Below is a true story, a testimony, if you like, written by a gay friend. My friend has suffered beyond belief, but by God’s grace has survived. I would like the piece to stand, or fall, on its own merits, so won’t be adding my own reflection, but there again many of you know where I stand!
I did something the other day that I should have done years ago.
I went through my medicine cabinet, found all the out-of-date, half-used tubs and blister strips and packets and vials, put them in bags (three enormous shopping bags, as it turned out) and took them to a pharmacy for safe disposal. I didn’t want to take them to my local chemist’s shop, so I drove to a large supermarket in a nearby town and found the in-store pharmacy.
What I handed over was, quite starkly, my life. I handed over immune-suppressants, steroids and the strongest pain killers that the NHS is authorised to prescribe. There was liquid morphine in there, and valium, and at least three different immune-modulators. These had all, at some point or other, been prescribed to me, and it came as a shock to see the reality, in three enormous shopping bags, of just how ill I have been, and just how much medication it has taken to get me through the day.
This is, as I say, my life. Or at least it has been my life, for far too long. I have always downplayed the amount of medication that I have taken, partly because I haven’t wanted to scare people, but mostly because I’ve been too scared myself to go there. Today, my medicine cupboard isn’t empty; I am still on medication, but it is the smallest dosage I’ve ever been on, and it is decreasing, slowly but surely.
I knew that I was gay when I was thirteen. I told my mum, who assured me it would pass. Maybe she was right. Maybe it yet will. But what happened next was that my Christian faith whooshed into born-again life, and all thought of being gay was expunged. Well, all thought of sex was, actually, because I knew that sex with the opposite sex was just not my thing. I became, and was, an exemplary teenage Christian, going from prayer meeting to CU to church to youth group to soup kitchen. There were crises – crushes that could never be acknowledged, but seemed to literally crush me from within – and that’s when my auto-immune diseases started. Auto-immune disease occurs, very basically, when the body rejects one of its own naturally functioning systems, perceiving it as a threat, a foreign body, so uses all its strength to fight something it cannot rid itself of because, well, it is part of it. That’s what I did, and that’s when my medicine cabinet started filling up.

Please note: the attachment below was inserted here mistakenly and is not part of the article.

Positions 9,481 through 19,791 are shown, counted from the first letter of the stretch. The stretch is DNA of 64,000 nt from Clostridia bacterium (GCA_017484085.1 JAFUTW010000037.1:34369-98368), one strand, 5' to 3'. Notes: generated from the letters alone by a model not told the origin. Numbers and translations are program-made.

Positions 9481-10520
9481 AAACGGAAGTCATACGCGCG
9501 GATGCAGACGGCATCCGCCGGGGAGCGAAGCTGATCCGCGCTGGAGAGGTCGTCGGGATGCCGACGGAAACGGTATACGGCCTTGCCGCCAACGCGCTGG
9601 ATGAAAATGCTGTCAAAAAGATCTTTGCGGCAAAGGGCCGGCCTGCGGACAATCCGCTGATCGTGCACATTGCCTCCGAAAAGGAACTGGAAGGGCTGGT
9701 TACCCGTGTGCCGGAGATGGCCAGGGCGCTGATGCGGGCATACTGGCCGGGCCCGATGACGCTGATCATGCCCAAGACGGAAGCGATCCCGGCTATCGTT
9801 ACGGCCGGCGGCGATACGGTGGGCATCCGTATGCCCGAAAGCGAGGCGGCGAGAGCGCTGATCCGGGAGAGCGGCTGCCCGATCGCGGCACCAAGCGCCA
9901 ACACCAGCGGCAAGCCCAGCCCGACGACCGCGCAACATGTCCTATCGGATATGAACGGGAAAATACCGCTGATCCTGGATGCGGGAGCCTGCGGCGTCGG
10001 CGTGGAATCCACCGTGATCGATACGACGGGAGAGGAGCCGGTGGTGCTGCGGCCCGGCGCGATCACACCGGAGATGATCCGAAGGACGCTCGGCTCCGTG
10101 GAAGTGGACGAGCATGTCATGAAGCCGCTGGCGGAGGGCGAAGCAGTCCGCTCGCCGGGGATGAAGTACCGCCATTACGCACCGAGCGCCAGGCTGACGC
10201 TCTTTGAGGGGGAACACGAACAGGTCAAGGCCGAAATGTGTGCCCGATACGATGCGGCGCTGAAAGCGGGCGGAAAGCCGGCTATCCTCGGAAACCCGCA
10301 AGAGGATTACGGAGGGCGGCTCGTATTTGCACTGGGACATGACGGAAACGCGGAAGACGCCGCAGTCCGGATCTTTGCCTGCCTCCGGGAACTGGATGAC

I managed, over the years. I did various things which the church would bless and encourage as the fruits of a faithful Christian life. I was still an exemplary Christian. I found real joy in my Christian faith (because, as it turns out, my spirituality is as intrinsic to my identity as my sexuality) and, because I am a natural optimist, found much to celebrate in life. Some of what I did, although it looked fine from the outside, turned out to be deeply damaging. I was aware, always, always, of the anti-gay teachings and, much more often, snide sideswiping comments that were, in my world at least, irrefutable. And the hidden story, the one that I just about managed to keep quiet about, was that of the multiplying auto-immune conditions, the chronic pain and the sheer exhaustion that meant that I limped along, weakened and sore whilst telling everyone, and myself, that I was fine.
It’s taken me a long time to clear out my medicine cupboard, not just because I’m lazy and untidy and disorganised, but mostly because of what it represents; my old survival pack, my now defunct armoury, my de-consecrated altar of idolatry. Letting go of things on which one has relied for what one perceives to be one’s survival is an act of faith worthy of Kirkegaard. Letting go of the steroids and the suppressants has only been possible because of letting go of other, deeply rooted things, too, of lying about how I am, lying about who I am, and most deeply, letting go of the fear that who I am is not acceptable to the God whom I love. Perfect love, I am learning, casts out all fear. God knit me together in my mother’s womb, I am finding; it is sin that disintegrates what God created to be integrated. The gay me, I now see, is the prodigal son, coming home at long, long last, having squandered itself and survived on scraps, to outstretched arms and a feast which, poignantly, my elder brother might choose not to come to. I hope he changes his mind, though; the party would be lesser without him.
No, my medicine cupboard isn’t empty, although it is mostly empty space. Just a small bottle remains, and I hope to be able to hand that over some day, too. But for the moment, just look at all that space that’s been cleared. I could put anything I liked in there.